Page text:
In addition to the new Transitions program, DRP was funded to increase the number of Career Technical Education (CTE) classes by adding 12 teachers.  Additional programs will be added to previously underserved institutions.

Face-to-face college programs have expanded to 30 prisons with over 3,500 students. All programs provide fully transferrable credits and lead to an associates of arts degree.

Additional funding was provided to expand technology resources inside the prisons.  Currently, DRP has partnered with EIS to install secure web-based access for CTE certifications.

Cynthia Florez-DeLyon, deputy director of Community Reentry Services and Program Support for CDCR, pointed out the more programs offenders participate in while in prison, the better prepared they will be when they return home.

The governor’s 2016-17 budget included funding for expansion of the Male Community and Reentry Program (MCRP). There are currently five operating MCRPs activated, providing a range of community-based rehabilitative services for offenders with 180 days left to serve.

The MCRPs assist with linkages to SUDT, mental health care and medical care treatment, as well as employment, education, housing, family reunification and social support. Counties where sites are activated include Los Angeles (two sites), Kern, Butte and San Diego. Two additional MCRPs are pending activation in January 2017.

“We have been very fortunate with this current administration to provide the funding to expand re-entry services into all 35 prisons and for the expansion of the MCRP program,” Florez-DeLyon said. “We have lots of work to do.”

These changes continue CDCR’s approach of expanding programs with a track record of success. In addition to Reentry Hub programming, the state has also increased funding for Arts-in-Corrections, in which CDCR partners with the California Arts Council to provide structured, rehabilitative arts programming in state institutions.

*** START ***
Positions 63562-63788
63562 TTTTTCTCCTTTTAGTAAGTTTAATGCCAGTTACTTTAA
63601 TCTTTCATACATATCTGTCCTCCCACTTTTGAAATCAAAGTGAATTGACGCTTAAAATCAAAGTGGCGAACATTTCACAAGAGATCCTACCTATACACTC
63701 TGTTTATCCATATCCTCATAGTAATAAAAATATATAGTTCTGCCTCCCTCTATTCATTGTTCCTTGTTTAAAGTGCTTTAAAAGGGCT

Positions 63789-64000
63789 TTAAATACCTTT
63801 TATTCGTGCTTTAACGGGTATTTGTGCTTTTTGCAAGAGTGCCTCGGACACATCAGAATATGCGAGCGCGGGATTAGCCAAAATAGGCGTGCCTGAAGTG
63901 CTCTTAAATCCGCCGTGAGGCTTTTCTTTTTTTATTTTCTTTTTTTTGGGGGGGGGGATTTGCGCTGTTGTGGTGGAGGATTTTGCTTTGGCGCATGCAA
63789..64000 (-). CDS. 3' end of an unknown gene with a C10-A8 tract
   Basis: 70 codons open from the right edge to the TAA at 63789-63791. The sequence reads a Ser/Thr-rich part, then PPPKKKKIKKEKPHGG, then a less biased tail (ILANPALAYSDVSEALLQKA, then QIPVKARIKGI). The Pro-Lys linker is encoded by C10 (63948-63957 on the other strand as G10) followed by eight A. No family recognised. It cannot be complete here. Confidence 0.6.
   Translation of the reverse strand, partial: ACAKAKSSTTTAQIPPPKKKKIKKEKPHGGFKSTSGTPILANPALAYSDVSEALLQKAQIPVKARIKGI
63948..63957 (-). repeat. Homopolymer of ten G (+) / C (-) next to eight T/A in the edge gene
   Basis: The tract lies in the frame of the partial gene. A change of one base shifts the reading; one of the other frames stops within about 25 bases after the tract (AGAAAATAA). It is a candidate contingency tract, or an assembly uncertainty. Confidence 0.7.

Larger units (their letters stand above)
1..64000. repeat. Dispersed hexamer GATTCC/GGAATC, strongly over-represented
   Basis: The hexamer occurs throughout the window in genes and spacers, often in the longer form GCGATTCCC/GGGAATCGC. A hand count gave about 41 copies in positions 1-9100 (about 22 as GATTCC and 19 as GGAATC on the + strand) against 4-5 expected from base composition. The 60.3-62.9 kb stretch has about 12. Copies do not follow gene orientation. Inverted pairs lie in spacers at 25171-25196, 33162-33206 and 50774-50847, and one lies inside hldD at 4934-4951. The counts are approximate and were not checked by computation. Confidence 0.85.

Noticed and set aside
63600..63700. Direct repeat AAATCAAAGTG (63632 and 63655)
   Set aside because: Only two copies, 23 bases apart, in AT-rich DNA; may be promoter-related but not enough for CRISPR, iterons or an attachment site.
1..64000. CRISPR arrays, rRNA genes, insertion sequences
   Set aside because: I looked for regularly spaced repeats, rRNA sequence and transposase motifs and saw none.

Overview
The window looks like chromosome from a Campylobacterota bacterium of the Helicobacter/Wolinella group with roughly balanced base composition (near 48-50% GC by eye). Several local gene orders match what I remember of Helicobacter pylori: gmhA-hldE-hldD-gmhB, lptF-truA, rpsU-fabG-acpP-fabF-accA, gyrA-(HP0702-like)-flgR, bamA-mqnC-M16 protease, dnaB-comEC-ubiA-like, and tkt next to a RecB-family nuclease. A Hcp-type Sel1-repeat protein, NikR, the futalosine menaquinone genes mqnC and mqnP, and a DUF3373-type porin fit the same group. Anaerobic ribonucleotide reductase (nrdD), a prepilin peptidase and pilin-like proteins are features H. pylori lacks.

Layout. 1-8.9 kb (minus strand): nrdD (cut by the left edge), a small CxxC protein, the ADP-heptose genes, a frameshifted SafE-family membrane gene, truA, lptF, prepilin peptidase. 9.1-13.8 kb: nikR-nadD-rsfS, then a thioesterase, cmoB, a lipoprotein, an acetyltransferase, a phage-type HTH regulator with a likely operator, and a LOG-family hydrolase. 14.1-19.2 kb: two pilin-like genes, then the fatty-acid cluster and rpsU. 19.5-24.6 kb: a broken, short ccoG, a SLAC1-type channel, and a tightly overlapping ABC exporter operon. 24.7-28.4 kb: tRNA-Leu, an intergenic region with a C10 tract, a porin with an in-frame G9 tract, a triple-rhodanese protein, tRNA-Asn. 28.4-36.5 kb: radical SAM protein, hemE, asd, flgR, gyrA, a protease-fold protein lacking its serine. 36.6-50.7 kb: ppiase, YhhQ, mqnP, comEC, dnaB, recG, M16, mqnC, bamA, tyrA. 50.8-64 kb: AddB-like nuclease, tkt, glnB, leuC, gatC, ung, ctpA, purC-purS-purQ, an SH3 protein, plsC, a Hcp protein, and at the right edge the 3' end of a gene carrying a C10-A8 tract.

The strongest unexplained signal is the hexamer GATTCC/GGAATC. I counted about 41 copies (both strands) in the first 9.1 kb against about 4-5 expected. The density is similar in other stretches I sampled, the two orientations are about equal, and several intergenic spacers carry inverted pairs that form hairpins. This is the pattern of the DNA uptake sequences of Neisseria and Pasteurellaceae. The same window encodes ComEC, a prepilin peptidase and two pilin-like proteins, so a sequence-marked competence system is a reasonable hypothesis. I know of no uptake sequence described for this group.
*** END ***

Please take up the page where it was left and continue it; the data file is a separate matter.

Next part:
What began as a 14-prison, $1 million pilot program in 2014 is now funded at $6 million for fiscal year 2016-17, which will allow the programs to expand into every adult institution. In addition, CDCR’s Innovative Grant Program now provides $3 million in grants that will be awarded for a three-year period.

The target for these grants will be institutions that are underserved by volunteers and not-for-profit organizations. An additional $5.5 million in grants will be awarded for one year. The focus of these grants will be on programs that have proven successful in serving long-term or life-term inmates. These grants will be awarded through a request for application.

The Innovative Grant Program has seen expansion of the Insight Garden Program, Canine Companions for Independence service dog-training program and the Buddhist Pathways Prison Project, among many others.

In addition to DRP-funded programs, staff took on the massive task of assembling a comprehensive inventory of programming offered at each institution. The inventory  encompassed not only DRP and OCE programs, but also California Prison Industry Authority (CALPIA) vocational and technical programs, and Inmate Leisure Time Activity Group (ILTAG) programs.

Correctional counselors, assignment lieutenants and those overseeing inmate programming will also have access to individualized program plans. The program plans will list which programs an offender has completed and which he or she is recommended to complete based on their criminogenic needs, criminal history and release date.

These big changes will require complex coordination of time, space and resources. A Correctional Counselor III at each institution will coordinate new and existing programming.